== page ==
- Praise God
- Please be praying...
- What Every Church Needs to Know about Marketing: Final Thoughts: If you don't pass the people test, nothing else matters
- What Every Church Needs to Know about Marketing: Part 3: Marketing is about People
- What Every Church Needs To Know about Marketing: Part 2: Marketing is Everything
- Getting Your Current Members to Invite Friends
- Through the eyes of a visitor
- Encouraging progress
- Please be praying
- Bootstrap Faith
- Know Our Hearts?
- Seldom Read But Always Evaluated
- Creating an Experience
- The Bond Between Music and Design
- The Church Exposed
- The Value Principle
- The Nike Effect: Part II
- The Nike Effect: Part I
- Starting New This New Year
- Christmas Revelation from Charlie Brown
- The Video: Speaking Starbucksian
- And The Winners Are...
- The Video: A Treasure Hunt
- The Video: We're Not Like That Church Down The Street
- The Video: Signs of Neediness
- The Video: Death to Papyrus and Comic Sans!
- The Video: Inconsistent Artwork
- A Thanksgiving Thought
- The Video: The Culture Crime
- The Video: Reserved for Barista
- The Video: Real Men Love Java
- The Video: Marketing is more than you realize
- The Video: The purpose of the video.
- What If Starbucks Marketed Like the Church? A Parable.
- re-Branding on Momentum
The other day I saw someone drinking a Mountain Dew. My initial thought was “people still drink that stuff??” Then my mind wandered to Mountain Dew’s prime time. Does anyone remember how Mountain Dew completely dominated the extreme sports craze? This started in the late eighties and nineties. Mountain Dew sponsored pretty much every skate park tournament that was out there. If something “extreme” was happening, they were totally involved. Their promotional advertising was all about the “Been there! Done that!” theme. They basically created the “wild man slacker” culture that so defined the mid to late nineties. It was extremely successful for them.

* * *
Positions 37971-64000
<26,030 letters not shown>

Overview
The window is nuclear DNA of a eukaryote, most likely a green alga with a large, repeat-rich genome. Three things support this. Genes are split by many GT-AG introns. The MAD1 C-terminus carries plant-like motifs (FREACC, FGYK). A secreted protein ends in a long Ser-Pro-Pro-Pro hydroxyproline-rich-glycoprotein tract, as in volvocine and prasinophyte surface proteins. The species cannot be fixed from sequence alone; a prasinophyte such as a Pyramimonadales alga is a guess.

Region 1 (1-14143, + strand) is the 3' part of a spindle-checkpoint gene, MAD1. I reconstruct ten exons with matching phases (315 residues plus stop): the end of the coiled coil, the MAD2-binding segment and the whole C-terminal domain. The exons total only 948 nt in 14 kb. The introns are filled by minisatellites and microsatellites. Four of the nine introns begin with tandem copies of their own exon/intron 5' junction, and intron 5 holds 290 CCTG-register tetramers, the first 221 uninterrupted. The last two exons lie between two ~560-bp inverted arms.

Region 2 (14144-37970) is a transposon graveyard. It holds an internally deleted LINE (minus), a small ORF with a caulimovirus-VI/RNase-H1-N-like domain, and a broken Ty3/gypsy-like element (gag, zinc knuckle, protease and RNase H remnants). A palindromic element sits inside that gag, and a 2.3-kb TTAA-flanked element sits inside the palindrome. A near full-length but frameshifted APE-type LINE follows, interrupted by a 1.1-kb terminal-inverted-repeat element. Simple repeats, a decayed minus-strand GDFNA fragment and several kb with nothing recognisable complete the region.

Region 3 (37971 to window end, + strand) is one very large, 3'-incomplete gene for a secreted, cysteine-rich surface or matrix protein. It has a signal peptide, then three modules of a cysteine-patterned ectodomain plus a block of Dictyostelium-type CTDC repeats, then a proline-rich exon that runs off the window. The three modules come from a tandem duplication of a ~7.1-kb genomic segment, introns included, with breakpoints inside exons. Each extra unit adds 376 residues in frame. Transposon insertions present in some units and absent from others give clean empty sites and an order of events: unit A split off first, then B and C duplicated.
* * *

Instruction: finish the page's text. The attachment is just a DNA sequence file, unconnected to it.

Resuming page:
The most fascinating part about it is how they created their connection with that generation. The Mountain Dew brand was purchased in the mid-60s from Pepsico and their sales were low for several decades. However, their marketing research process for their huge launch in the 80s was phenomenal—it created the foundation for their brand.
Mountain Dew plunged into the minds of a generation by lingering with the masses. They basically hired a group of college-age kids to put on Mountain Dew gear and go to some local high school campuses in black Hummers decked out Mountain Dew style. These were their tasks:
1. locate the popular, trendsetting teens
2. give them free stuff and ask them to hang out at the Hummer
3. take as many notes as they could on everything they said, did and wore.
The end result: learn what the coolest kids in school thought was cool—what was the new cool thing. What Mountain Dew did was amazing—they observed teens in an anthropological way. They paid close attention to the kids who were early adopters—cutting-edge leaders and trendsetters. Those influencers were the ones who always seemed to be ahead in hairstyles and clothing choices—introducing them before they became the popular thing to wear. The cool teenagers at the time had one thing in common that Mountain Dew milked for all it was worth: a respect for the lack of fear.
When you reach the leaders, you reach the followers. Who are you studying? How can you dedicate more of your time to learning what drives people? How can you convert that to influencing others for Christ?
It's time to mingle with the masses. We can't keep our light hidden. It's a mandate.
© Richard L. Reising